Adjustment Bureau

What Is an Adjustment Bureau?

An adjustment bureau is an organization that focuses on helping businesses to collect outstanding debts from delinquent debtors. Adjustment bureaus are also known as collection agencies. Most adjustment bureaus earn a percentage of the outstanding debt upon successful collection. An adjustment bureau is not a loan agency or a debt consolidation service; they serve their business clients as opposed to the debtors.

Key Takeaways

  • Adjustment bureaus, also known as collection agencies, help businesses collect outstanding debts from delinquent debtors.
  • Adjustment bureaus charge fees on a sliding scale and generally get a percentage of the overall debt.
  • Their collection practices are governed by the Fair Debt Collection Practices Act (FDCPA).
  • Debtors can sue adjustment bureaus for violating the FDCPA, for example, if they employ predatory tactics.

Understanding an Adjustment Bureau

While most adjustment bureaus are privately owned, they operate under collection laws established by the federal government. These laws are in place to prevent abusive practices. The Fair Debt Collection Practices Act (FDCPA) is the primary federal law governing debt collection practices in the United States. Under it, a consumer may sue an adjustment bureau that has violated the Act.

The Federal Trade Commission (FTC), or the state attorney general of the state in which the bureau operates, also has the authority to impose penalties against a collection agency that does not comply with the FDCPA. These penalties can include damages or fines, restricting the adjustment bureau’s operations, or shutting them down. They also publish a list of banned debt collectors.

Under the FDCPA, debtors have the right to the following protections:

  • The right to request validation of the debt in writing;
  • The right to demand that the adjustment bureau or collection agency cease communications;
  • The right to collect attorney’s fees from the debt collector if the debtor sues to verify the debt and the debt is found to be bogus;
  • Freedom from debt collection calls that cost the debtor toll calls;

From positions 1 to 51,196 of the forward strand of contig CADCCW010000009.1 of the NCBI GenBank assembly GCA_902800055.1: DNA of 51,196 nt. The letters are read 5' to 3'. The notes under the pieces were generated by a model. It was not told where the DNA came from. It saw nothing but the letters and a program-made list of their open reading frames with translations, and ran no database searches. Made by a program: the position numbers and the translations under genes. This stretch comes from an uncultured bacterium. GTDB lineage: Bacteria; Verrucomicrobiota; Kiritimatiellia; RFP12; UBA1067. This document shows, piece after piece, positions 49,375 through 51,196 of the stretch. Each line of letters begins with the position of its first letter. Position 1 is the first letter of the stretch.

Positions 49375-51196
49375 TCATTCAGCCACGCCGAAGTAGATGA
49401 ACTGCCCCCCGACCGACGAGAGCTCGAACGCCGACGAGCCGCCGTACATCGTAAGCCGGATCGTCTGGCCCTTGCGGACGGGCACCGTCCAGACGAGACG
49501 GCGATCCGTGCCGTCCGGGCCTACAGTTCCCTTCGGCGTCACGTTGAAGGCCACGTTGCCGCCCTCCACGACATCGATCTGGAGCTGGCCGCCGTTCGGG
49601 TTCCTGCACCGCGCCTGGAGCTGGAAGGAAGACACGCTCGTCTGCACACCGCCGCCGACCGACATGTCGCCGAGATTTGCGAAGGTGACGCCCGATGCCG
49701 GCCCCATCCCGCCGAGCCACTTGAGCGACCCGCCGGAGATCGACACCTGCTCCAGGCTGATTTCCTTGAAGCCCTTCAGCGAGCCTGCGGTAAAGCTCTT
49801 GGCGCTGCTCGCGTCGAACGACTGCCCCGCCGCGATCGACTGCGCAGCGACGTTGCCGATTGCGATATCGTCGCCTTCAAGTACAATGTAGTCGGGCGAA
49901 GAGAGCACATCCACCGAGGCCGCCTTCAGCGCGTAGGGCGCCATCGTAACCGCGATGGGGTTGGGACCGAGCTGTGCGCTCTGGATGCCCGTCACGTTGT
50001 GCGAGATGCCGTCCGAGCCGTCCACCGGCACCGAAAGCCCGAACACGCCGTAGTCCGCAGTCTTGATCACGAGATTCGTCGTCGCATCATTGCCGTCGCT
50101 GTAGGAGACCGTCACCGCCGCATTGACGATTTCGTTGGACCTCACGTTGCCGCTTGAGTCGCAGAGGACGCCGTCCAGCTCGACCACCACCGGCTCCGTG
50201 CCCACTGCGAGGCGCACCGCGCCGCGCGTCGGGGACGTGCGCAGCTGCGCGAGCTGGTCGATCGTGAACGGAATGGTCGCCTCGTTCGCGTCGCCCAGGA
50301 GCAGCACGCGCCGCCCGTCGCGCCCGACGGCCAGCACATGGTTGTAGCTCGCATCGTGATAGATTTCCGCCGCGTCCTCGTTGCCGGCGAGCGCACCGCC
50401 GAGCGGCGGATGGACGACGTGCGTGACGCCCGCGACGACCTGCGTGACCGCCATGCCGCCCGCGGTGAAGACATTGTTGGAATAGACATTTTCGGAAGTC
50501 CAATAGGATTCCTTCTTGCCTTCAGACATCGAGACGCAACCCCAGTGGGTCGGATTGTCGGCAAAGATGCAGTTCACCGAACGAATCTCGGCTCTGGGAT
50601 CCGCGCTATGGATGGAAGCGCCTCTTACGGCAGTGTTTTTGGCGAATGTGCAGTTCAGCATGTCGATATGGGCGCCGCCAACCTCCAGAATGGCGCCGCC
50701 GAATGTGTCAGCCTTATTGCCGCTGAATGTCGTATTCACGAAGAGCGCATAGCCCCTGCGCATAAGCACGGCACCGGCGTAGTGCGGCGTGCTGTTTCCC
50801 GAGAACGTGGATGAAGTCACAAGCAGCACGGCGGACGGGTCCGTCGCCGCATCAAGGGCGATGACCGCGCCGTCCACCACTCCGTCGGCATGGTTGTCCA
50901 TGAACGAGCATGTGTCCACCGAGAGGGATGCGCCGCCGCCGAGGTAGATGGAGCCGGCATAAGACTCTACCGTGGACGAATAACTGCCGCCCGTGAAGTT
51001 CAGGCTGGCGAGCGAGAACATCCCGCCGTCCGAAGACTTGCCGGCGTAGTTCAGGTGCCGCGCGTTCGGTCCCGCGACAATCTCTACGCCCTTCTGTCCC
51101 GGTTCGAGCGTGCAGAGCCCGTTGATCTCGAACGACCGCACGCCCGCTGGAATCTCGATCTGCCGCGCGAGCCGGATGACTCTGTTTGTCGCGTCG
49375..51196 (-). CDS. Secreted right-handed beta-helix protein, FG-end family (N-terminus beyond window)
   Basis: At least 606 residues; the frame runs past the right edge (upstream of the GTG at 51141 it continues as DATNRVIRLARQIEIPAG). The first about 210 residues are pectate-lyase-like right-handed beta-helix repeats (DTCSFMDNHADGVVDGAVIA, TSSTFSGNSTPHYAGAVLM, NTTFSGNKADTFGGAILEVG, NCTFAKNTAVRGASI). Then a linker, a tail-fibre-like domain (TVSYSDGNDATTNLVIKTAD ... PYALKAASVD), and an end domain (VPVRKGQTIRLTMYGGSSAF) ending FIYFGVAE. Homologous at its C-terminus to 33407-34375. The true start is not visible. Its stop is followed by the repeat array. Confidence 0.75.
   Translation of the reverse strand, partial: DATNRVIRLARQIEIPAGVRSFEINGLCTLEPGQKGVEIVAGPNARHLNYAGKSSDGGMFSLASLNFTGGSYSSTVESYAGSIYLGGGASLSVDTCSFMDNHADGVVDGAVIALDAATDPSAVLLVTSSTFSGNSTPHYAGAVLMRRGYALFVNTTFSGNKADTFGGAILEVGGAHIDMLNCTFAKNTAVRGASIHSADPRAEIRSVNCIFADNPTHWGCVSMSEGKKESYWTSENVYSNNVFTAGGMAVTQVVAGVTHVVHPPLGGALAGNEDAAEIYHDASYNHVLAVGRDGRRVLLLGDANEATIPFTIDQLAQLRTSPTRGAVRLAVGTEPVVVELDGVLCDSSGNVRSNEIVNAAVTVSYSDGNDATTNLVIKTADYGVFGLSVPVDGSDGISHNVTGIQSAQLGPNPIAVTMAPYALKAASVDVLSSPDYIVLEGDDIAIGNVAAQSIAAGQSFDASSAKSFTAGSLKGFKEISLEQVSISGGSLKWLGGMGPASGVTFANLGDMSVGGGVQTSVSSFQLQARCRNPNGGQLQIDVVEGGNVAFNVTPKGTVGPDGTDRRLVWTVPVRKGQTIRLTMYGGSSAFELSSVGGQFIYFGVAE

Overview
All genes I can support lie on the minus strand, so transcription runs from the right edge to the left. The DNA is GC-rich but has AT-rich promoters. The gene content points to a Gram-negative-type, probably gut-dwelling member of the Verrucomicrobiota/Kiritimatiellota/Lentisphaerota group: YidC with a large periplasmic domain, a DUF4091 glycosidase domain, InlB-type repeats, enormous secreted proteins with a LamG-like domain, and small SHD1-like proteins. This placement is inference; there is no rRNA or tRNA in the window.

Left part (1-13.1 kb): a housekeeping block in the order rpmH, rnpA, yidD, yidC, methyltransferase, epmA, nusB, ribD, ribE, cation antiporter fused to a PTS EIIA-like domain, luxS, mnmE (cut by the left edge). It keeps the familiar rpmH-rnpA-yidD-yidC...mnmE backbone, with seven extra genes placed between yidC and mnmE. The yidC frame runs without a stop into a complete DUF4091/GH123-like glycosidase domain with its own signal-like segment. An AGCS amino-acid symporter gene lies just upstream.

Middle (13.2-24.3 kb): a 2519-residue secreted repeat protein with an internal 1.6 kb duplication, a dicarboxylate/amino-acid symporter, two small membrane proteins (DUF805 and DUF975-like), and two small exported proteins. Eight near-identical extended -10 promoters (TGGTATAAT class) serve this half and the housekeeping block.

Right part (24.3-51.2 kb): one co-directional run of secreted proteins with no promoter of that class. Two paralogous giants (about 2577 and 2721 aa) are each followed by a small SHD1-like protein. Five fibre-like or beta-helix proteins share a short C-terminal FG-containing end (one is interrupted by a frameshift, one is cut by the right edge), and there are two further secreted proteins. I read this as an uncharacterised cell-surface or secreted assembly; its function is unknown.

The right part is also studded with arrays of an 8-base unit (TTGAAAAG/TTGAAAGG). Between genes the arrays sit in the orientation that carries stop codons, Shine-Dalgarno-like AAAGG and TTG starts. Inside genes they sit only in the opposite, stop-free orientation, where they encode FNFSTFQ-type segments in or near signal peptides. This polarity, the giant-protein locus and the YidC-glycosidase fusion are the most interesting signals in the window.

• Limits on the times of day at which debt collectors can call debtors;
  • Freedom from the use of deceptive or illegal collection practices, such as threats or impersonating law enforcement;
  • Freedom from use of obscene language by the debt collector;
  • The right to information about the nature of the call, the name of the person calling, the name of the adjustment bureau they are calling from; and
  • Freedom from debt collection calls at their place of work.

Many states also have laws regulating the collection practices adjustment bureaus may use. The FDCPA dictates that in the case that a state law is more restrictive than the federal law in governing debt collection practices, the more restrictive state law will be applied.

Adjustment Bureau Fees

Fees charged are usually on a sliding scale and on a contingency basis. The fee structure can range from a flat fee to a contingency basis in which the agency gets paid only if they manage to successfully collect the amount. For example, the larger the outstanding debt, the smaller the percentage earned.

The amount earned on a $2,000 balance might be 10%, but the amount earned on a $10,000 balance would be 8%. Fees for adjustment bureaus also depend on the volume of business received from their clients. In such cases, fees may be spread over higher volume accounts that may not have a substantially large individual collection.

How to Handle an Adjustment Bureau

Receiving calls or letters in the mail from adjustment bureaus to collect on outstanding debt can be stressful, especially if you are not in the financial position to pay off the debt. However, if it is possible, it is best to pay off your delinquent debt as it severely impacts your credit score and sits on your credit report, making it difficult to take on any further debt, such as a mortgage or personal loans.

If you can't pay off your debt in full, you should try and work with the creditor on a payment plan that is feasible. If you disagree with the debt then it is best to dispute the false debt account to the credit bureau. It's also important to continue to pay your other bills on time so as to not end up with more accounts in collection.

Article Sources
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  1. Federal Trade Commission. "Fair Debt Collection Practices Act." Accessed Feb. 4, 2021.

  2. Federal Trade Commission. "Legal Library: Banned Debt Collectors."